Can I File for Daycare Without Their EIN number?

Taxpayers paying for daycare out of their pockets are eligible for child-dependent care credit. While working or seeking a job, people and their spouses responsible for paying for the care of a dependent child or disabled spouse can take advantage of this tax credit. A person’s income level determines whether costs are qualified for tax credits. A maximum dollar amount may be claimed. The American Rescue Plan Act made a critical adjustment to this credit, which took effect on March 11, 2021. This act increased the credit’s generosity and made it possibly refundable.

One individual can claim up to $8,000 in costs in 2021; two or more persons can claim $16,000. Depending on your AGI, you may be able to deduct 0% to 50% of your actual costs. If your AGI is less than $125,000, you can claim the maximum proportion of costs (50 percent). When you have an AGI of $75,000 and a cost for one qualified individual of $8,000, the tax credit is worth $4000 (or 50% of $8,000). If your AGI exceeds $125,000, the tax credit decreases until it is eliminated at $438,000 or above.

To find daycare EIN, read our article.

Can I file for daycare without their EIN?

Yes, you can file for daycare without their EIN, but you must provide an SSN. Form 2441 must be completed and submitted with Form 1040.6 to get the credit. A genuine taxpayer identification number (TIN) is necessary for each qualified individual. Typically, this is the person’s Social Security Number. If you have a kid, spouse, or other dependents cared for by someone else, you’ll need to provide their names, contact information, and TINs.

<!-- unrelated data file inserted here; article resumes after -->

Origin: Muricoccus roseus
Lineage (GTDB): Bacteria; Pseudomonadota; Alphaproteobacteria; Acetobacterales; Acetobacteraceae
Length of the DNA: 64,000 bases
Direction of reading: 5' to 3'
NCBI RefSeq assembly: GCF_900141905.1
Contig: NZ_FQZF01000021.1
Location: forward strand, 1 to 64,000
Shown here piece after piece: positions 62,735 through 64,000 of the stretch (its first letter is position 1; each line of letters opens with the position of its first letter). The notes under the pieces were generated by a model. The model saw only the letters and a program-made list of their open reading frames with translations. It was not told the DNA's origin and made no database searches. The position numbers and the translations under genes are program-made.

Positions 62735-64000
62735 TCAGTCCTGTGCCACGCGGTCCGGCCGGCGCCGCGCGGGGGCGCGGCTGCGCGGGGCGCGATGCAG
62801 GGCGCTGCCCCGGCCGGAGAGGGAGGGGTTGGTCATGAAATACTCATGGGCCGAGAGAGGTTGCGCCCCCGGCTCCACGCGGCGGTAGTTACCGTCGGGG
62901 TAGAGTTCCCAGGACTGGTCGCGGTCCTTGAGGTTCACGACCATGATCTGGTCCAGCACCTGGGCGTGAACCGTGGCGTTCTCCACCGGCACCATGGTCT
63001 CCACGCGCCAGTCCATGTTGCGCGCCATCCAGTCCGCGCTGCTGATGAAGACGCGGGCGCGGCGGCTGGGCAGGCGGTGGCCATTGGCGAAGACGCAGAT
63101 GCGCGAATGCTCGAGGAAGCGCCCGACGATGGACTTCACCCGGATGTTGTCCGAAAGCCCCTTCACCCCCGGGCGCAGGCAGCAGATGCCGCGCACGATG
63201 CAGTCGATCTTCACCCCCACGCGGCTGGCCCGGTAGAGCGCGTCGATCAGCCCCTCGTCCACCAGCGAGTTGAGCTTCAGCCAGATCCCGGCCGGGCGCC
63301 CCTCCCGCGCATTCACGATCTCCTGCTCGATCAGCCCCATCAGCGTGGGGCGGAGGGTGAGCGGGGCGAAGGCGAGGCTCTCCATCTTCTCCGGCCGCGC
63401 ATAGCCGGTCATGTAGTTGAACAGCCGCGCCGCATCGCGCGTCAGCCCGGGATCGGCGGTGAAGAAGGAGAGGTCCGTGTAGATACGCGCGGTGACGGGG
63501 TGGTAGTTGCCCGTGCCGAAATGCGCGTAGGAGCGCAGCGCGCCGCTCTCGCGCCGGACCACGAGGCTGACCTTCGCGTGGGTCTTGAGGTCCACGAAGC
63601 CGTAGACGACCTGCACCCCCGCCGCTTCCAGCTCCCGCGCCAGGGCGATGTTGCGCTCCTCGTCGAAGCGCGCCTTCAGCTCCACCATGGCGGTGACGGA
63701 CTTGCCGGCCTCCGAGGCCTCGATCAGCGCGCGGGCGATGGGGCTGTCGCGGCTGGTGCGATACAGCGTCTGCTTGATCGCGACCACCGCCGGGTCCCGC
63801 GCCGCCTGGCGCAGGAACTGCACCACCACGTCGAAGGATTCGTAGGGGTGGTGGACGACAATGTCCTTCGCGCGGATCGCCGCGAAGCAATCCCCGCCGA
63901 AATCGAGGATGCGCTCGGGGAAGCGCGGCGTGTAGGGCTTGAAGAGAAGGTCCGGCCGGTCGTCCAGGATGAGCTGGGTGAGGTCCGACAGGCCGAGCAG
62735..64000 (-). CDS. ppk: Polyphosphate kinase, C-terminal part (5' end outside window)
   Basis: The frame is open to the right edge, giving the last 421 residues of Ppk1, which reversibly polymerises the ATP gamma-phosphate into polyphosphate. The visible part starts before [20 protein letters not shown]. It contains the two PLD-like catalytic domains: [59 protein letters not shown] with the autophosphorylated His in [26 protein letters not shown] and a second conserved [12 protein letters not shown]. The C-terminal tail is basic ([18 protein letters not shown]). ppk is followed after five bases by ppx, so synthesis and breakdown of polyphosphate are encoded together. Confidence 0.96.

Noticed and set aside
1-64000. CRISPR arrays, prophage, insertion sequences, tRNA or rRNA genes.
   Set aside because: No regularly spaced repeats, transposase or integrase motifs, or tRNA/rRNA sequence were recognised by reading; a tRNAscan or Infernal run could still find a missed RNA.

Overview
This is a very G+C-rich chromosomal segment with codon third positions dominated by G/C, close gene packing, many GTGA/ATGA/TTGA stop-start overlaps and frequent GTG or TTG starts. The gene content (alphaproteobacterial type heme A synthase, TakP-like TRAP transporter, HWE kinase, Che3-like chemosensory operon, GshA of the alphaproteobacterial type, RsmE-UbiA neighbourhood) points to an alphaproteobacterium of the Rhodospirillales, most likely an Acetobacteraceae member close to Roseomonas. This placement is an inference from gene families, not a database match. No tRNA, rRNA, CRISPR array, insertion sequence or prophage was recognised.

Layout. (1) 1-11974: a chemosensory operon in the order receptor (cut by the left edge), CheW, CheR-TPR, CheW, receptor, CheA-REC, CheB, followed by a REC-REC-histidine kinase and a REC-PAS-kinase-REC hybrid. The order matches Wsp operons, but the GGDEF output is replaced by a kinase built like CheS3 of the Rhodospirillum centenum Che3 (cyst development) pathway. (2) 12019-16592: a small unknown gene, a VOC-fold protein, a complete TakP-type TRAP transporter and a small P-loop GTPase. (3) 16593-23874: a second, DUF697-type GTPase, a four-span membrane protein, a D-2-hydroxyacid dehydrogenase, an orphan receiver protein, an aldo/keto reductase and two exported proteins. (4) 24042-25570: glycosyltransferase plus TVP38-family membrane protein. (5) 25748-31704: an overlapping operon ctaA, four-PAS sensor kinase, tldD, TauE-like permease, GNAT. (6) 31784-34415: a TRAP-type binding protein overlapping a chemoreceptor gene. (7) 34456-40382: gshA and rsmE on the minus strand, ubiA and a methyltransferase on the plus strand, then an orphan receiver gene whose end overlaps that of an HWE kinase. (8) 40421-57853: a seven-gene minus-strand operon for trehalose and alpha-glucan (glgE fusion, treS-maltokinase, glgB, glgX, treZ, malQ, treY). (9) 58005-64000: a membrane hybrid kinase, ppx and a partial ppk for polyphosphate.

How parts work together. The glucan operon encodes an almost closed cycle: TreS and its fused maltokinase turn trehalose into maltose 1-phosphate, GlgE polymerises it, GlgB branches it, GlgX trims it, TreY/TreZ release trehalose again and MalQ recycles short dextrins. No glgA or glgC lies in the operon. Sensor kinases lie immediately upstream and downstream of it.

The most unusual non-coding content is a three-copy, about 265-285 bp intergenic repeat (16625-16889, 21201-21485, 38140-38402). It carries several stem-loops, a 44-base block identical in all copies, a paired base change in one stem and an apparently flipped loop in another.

As a final precaution, ensure your documents indicate the severity and duration of your dependent or spouse’s impairment. Record your work-related costs to back up your credit application.

W10 form daycare EIN

People who are unable to self-care cannot dress, clean, and eat independently or depend on that person’s undivided attention to be safe or keep people safe. In contrast to deductions, tax credits reduce a person’s tax bill in a dollar-for-dollar manner. You must have hired anyone to care for the kid or another qualified individual while you worked to receive the credit. Based on the earned income & adjusted gross income, the proportion varied between 20% – 35% of allowable costs in 2020. (AGI). If your AGI was more than $15,000, the credit was reduced. One qualified person might claim up to $3,000 in paid expenditures, while two or more people could cover up to $6,000 in expenses. A single eligible individual might receive a maximum credit of $1,050 (35% of $3,000) or $2,100 (35% of $6,000) in 2020.

How can I claim childcare credit with no EIN or SSN?

You cannot get child care credit without an EIN or SSN. According to federal law, childcare providers must submit SSNs or EINs to their clients no later than May 31, 2022, for the 2021 tax year. Failure to use them might and most likely will lead to an audit of the service and substantial fines.

The childcare provider has a straightforward option, which I can understand if you don’t want to submit your real SSN. On the internet, they can get an EIN in around 10 minutes. It’s good to tackle this material with a polite, instructive tone.